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os/exec: status of FDs >= len(cmd.ExtraFiles)+3 is undocumented #37857

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pam4 opened this issue Mar 14, 2020 · 6 comments
Open

os/exec: status of FDs >= len(cmd.ExtraFiles)+3 is undocumented #37857

pam4 opened this issue Mar 14, 2020 · 6 comments

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@pam4
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@pam4 pam4 commented Mar 14, 2020

What version of Go are you using (go version)?

go version go1.14 linux/amd64

What operating system and processor architecture are you using (go env)?

GOARCH="amd64"
GOOS="linux"

What did you do?

Invocation: $ parent-cmd 0<a 1>b 2>c 3>d 4>e 5>f

cmd := exec.Command("child-cmd")
cmd.ExtraFiles = []*os.File{os.Stderr}
cmd.Stdin = os.Stdin
cmd.Stdout = os.Stdout
cmd.Stderr = os.Stderr
cmd.Start() // in child-cmd: 0=a 1=b 2=c 3=c 4=e 5=closed!

What did you expect to see?

File descriptors 4 and 5 (>= len(cmd.ExtraFiles)+3) to be either both inherited or none, and the behavior to be documented.

What did you see instead?

File descriptor 4 is inherited, but 5 is not. The doc doesn't say anything about
FDs >= len(cmd.ExtraFiles)+3 in the child process.

@ianlancetaylor
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@ianlancetaylor ianlancetaylor commented Mar 15, 2020

The status of files that are not listed in ExtraFiles is not unpredictable: those files are closed. If someone wants to add a doc sentence to that effect, that should be fine.

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@ianlancetaylor ianlancetaylor changed the title os/exec: status of FDs >= len(cmd.ExtraFiles)+3 is unpredictable and undocumented os/exec: status of FDs >= len(cmd.ExtraFiles)+3 is undocumented Mar 15, 2020
@ianlancetaylor ianlancetaylor added this to the Backlog milestone Mar 15, 2020
@pam4
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@pam4 pam4 commented Mar 15, 2020

@ianlancetaylor

The status of files that are not listed in ExtraFiles is not unpredictable: those files are closed.

I'm talking about FDs >= len(cmd.ExtraFiles)+3: I demonstrated a case in which the parent has 2 of them (from shell redirection, hence FD_CLOEXEC unset), and one of them is closed in the child but the other is not. Have you actually read my test case?

Here is another example:

cmd := exec.Command("child-cmd")
cmd.Stdin = os.Stdin
cmd.Stdout = os.Stderr // swapping stdout and stderr
cmd.Stderr = os.Stdout
cmd.Start()

Invocation: $ parent-cmd 0<a 1>b 2>c 3>d 4>e
In child-cmd: 0=a 1=c 2=b 3=d 4=closed (3 is inherited but 4 is closed!)

Without swapping:

cmd := exec.Command("child-cmd")
cmd.Stdin = os.Stdin
cmd.Stdout = os.Stdout
cmd.Stderr = os.Stderr
cmd.Start()

Same invocation: $ parent-cmd 0<a 1>b 2>c 3>d 4>e
In child-cmd: 0=a 1=b 2=c 3=d 4=e (now both 3 and 4 are inherited)

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@ianlancetaylor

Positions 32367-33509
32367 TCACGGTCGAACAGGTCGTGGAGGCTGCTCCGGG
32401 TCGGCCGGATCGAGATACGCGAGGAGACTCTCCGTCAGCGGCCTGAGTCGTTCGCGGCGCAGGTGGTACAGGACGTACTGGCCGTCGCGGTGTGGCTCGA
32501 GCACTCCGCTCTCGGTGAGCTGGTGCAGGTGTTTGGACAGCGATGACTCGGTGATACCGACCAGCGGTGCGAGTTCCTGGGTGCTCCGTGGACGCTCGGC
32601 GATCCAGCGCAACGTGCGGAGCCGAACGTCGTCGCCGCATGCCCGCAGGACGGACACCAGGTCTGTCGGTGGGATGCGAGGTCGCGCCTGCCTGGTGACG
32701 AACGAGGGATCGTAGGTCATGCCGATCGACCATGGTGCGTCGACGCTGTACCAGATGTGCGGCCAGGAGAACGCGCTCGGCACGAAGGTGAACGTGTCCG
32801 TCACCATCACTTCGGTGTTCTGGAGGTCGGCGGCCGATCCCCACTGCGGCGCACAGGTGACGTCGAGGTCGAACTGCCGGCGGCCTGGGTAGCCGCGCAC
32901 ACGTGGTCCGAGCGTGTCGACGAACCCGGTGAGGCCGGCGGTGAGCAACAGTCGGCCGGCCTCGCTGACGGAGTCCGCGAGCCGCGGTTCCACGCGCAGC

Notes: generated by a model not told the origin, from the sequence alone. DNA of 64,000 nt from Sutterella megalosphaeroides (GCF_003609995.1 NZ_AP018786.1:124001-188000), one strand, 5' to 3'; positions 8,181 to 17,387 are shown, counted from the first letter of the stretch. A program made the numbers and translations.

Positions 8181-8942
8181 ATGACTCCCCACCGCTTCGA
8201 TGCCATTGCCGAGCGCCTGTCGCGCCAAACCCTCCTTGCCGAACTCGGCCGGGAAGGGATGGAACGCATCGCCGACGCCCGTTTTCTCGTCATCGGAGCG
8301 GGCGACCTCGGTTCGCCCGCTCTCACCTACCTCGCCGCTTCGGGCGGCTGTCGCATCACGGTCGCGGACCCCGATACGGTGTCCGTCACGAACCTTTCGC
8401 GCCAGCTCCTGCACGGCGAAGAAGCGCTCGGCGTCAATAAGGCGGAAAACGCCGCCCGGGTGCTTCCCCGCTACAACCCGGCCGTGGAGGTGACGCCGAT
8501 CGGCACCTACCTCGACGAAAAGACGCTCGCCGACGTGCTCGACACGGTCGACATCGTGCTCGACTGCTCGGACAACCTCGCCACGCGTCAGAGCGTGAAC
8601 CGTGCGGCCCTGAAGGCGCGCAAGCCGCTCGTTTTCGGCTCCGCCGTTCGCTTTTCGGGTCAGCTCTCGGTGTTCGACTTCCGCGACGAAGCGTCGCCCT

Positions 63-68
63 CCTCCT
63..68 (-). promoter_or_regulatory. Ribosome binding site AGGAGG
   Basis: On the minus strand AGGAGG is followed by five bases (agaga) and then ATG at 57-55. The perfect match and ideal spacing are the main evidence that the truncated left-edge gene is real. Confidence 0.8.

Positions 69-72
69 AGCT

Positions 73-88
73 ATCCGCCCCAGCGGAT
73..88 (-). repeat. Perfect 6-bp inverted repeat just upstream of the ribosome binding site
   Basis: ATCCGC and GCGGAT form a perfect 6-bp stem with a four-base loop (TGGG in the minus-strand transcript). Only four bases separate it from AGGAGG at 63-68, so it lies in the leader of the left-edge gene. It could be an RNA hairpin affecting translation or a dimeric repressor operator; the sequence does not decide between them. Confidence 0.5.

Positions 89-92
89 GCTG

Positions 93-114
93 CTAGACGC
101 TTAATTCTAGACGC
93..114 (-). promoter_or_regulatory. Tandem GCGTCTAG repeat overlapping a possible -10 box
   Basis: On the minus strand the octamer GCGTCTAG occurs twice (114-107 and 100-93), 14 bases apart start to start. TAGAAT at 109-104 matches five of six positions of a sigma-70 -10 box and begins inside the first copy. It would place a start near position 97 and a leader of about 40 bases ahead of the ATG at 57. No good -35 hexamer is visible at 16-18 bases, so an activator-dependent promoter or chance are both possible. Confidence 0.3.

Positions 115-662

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@ianlancetaylor ianlancetaylor commented Mar 15, 2020

Sorry, you're right; I was very unclear. When I said "files", I mean *os.File values, which are the kinds of values that can be put into ExtraFiles.

But upon reflection even that is not quite right, since if you do use shell redirection and then use os.NewFile to open a redirected descriptor, that *os.File is likely to remain open after an exec, since nothing will set the FD_CLOEXEC flag. So I guess it may take a couple of sentences.

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@pam4
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@pam4 pam4 commented Mar 15, 2020

@ianlancetaylor, sorry, you are still missing my point.

I would expect parent FDs >= len(cmd.ExtraFiles)+3 to be never inherited if they have FD_CLOEXEC set (e.g. from os.OpenFile), and always inherited if they have FD_CLOEXEC unset.

But if they have FD_CLOEXEC unset, the result is actually unpredictable, because they may or may not be overwritten during the FD shuffling that happens in the child before execve.

Have you read the example in my previous message? Can you explain why the effect on FD 4 is different between the two programs?

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@ianlancetaylor
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@ianlancetaylor ianlancetaylor commented Mar 16, 2020

Hmmm, I still haven't looked very closely at this, but that makes me think that this is just a bug. Perhaps the code in syscall should fstat the descriptor before calling dup3.

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@pam4
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@pam4 pam4 commented Mar 17, 2020

Yes, nextfd setup here doesn't take into account FDs not included in attr.Files.
Consider also replacing dup[23] in "pass 1" with something like newfd = fcntl(oldfd, F_DUPFD_CLOEXEC, minfd).

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